Nothing remains of the old fort itself. The sites of a few of the old buildings are still visible, identified by piles of earth and shallow excavations, broken bricks and square nails. The pattern of the old fort, with its immense parade ground is no longer visible on the flat plain above the river. Marking its location is a lone monument set in the midst of a modern golf course. The thudding hoofs of galloping cavalry horses and the sound of the bugles are heard no more. Just the sighing of the wind stirring the tall dry grasses of the plain.

*Fort Myles Keogh, west of Miles City, Montana, at the junction of the Tongue and Yellowstone Rivers.

Brown: Plainsmen of the Yellowstone Brown and Felton: Frontier Years Burlingame: Montana Frontier Burlingame and Toole: History of Montana Billings Gazette: September 21, 1930 Guide BookBy Gary W, Zowada, Director Big Horn County Historical Museum




Fort Abercrombie. Dakota Territory Section A


Remains from the Post Cemetery were originally, transferred to Ft. Abraham Lincoln in 1885, then
to Custer National Cemetery in 1896. Intermittent graves: A-430 to 656.


Fort Abraham Lincoln. Dakota Territory Section A & B Transferred: 1892.
Intermittent graves: A-427 to 813, B-567



Fort Assinniboine. Montana Territory l Section B

Transferred: 1913. Intermittent graves: Section B, Graves 2 to 1247.



Fort Bennett. Dakota Territory Section A Transferred: 1892. Intermittent graves: 1-676 to 729



Fort Buford. Dakota Territory Section A Transferred: 1896. Intermittent graves: A-130 to 398.


Fort Custer. Montana Territory Section A Transferred: 1895. Intermittent graves: A-450 to 1054


Camp Sam Fordyce. Montana Territory Section Not Listed Transferred: 1892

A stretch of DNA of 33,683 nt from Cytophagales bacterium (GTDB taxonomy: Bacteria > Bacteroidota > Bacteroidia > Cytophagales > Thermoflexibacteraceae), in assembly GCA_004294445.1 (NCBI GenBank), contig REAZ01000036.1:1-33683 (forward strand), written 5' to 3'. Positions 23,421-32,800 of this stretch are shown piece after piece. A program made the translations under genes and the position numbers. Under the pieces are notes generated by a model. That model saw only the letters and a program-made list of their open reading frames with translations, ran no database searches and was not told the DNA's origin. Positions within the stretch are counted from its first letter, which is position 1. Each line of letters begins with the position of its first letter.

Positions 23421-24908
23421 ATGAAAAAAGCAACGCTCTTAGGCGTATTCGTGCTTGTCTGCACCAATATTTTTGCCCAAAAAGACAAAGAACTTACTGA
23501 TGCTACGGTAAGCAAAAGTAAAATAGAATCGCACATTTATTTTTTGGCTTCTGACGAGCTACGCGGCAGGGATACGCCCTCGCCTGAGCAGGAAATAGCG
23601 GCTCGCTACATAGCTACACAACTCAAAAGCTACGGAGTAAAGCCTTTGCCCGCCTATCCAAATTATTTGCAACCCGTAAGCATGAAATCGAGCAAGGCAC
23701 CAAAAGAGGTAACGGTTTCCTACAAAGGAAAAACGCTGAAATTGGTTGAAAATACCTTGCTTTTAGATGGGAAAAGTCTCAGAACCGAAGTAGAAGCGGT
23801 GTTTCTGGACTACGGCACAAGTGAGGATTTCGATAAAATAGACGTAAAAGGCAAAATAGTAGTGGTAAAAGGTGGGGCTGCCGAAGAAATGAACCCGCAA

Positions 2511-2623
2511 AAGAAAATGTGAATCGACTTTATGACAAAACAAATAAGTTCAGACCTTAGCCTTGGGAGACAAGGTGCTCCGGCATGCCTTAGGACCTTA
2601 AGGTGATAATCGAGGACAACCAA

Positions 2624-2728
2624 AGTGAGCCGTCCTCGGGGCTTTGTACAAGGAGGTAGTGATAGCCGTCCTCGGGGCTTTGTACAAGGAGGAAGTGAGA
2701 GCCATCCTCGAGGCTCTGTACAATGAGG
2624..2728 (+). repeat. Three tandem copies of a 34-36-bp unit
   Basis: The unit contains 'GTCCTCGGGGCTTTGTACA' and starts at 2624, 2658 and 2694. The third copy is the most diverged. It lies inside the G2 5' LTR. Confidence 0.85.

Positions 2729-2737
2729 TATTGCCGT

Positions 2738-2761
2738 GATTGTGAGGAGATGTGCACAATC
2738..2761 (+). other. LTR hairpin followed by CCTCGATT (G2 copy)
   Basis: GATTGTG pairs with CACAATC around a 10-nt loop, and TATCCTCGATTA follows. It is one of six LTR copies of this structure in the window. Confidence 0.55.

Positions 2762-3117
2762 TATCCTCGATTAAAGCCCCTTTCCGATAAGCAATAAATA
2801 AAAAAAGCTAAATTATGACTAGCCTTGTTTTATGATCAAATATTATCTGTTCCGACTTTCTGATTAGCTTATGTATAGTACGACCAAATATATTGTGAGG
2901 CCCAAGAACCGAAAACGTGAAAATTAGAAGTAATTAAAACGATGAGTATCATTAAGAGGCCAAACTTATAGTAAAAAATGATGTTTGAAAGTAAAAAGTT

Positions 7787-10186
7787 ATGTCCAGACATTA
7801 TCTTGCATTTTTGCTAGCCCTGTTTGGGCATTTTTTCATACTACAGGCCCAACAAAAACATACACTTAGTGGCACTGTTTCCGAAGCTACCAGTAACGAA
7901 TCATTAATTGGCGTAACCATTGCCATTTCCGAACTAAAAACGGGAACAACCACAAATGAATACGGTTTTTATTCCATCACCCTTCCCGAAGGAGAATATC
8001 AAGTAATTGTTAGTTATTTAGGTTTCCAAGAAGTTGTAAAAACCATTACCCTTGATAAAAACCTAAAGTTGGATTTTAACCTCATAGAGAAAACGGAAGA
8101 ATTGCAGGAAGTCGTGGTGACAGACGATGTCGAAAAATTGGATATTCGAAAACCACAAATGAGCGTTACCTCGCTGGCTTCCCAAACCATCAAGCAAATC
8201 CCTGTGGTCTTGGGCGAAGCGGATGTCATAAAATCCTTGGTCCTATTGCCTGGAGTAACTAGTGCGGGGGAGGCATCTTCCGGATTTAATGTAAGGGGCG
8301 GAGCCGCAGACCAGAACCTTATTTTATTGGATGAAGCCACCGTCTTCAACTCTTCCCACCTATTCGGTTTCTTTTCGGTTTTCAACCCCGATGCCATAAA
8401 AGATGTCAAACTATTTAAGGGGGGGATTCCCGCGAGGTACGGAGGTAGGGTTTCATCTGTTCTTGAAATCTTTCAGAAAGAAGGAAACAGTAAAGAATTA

Fort Phil Kearnv. Dakota

Territory fSection A & B Transferred: 1889. Intermittent graves: A-967; B-13 to 967.


 Fort Keogh. Montana Territory Section A Transferred: 1924. Intermittent graves: A-462 to 1144.


Fort Logan. Montana Section A Transferred: 1932. Intermittent graves: A-943 to 1076.


Fort McKinnev.Wyoming Section A Transferred: 1895. Intermittent graves: A-877 to 189


Fort Maginnis. Montana Section A Transferred: 1892. Intermittent graves: A-168 to 189.


 Fort Pembina. Dakota Territory Section A Transferred: 1892. Intermittent graves: A-113 to 167.


 Camp Poplar River Montana Section A Transferred: 1893. Intermittent graves: A-100 to 112.


Fort Reno. Wyoming Section A Transferred: 1911.


Fort Rice. Dakota Territory Section A Transferred: 1892. Intermittent graves: A-190 to 423.


Fort Shaw. Montana Territory Section A

Transferred: 1892. Intermittent graves: A-101 to 834.


Fort Sisseton. Dakota Territory Section A

Transferred: 1890. Intermittent graves: A-l to 42.


Fort C.F. Smith. Montana Territory Section B

Transferred: 1892. Intermittent graves: B-307 to 322


Fort Stevenson. Dakota Territory Section A

Transferred: 1891. Intermittent graves: A-597 to 673


Fort Totten. Dakota Territory Section A

Transferred: 1892. Intermittent graves: A-43 to 99.


Fort Yellowstone. Montana Territory MTl Section A

Transferred: Approximately 1918-1919. Intermittent graves: A-985 to 1004.


Fort William Henry Harrison. Montana Territory fMTl Section B & H

Transferred: 1948.